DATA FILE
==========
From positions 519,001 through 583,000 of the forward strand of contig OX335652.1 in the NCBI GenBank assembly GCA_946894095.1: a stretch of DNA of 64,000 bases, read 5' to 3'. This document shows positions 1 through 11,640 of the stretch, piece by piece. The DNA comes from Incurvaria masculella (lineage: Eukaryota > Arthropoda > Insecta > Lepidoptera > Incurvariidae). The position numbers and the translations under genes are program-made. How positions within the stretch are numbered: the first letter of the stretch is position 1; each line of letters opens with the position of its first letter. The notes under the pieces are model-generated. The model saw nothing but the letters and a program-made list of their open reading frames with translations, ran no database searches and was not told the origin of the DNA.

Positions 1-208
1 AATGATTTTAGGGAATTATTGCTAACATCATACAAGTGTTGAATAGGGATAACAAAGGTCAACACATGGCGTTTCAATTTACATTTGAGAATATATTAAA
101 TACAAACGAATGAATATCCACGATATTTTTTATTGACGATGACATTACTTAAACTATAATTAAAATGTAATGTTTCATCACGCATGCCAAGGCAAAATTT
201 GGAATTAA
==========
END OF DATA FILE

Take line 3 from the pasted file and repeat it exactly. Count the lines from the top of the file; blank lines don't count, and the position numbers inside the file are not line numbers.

1 AATGATTTTAGGGAATTATTGCTAACATCATACAAGTGTTGAATAGGGATAACAAAGGTCAACACATGGCGTTTCAATTTACATTTGAGAATATATTAAA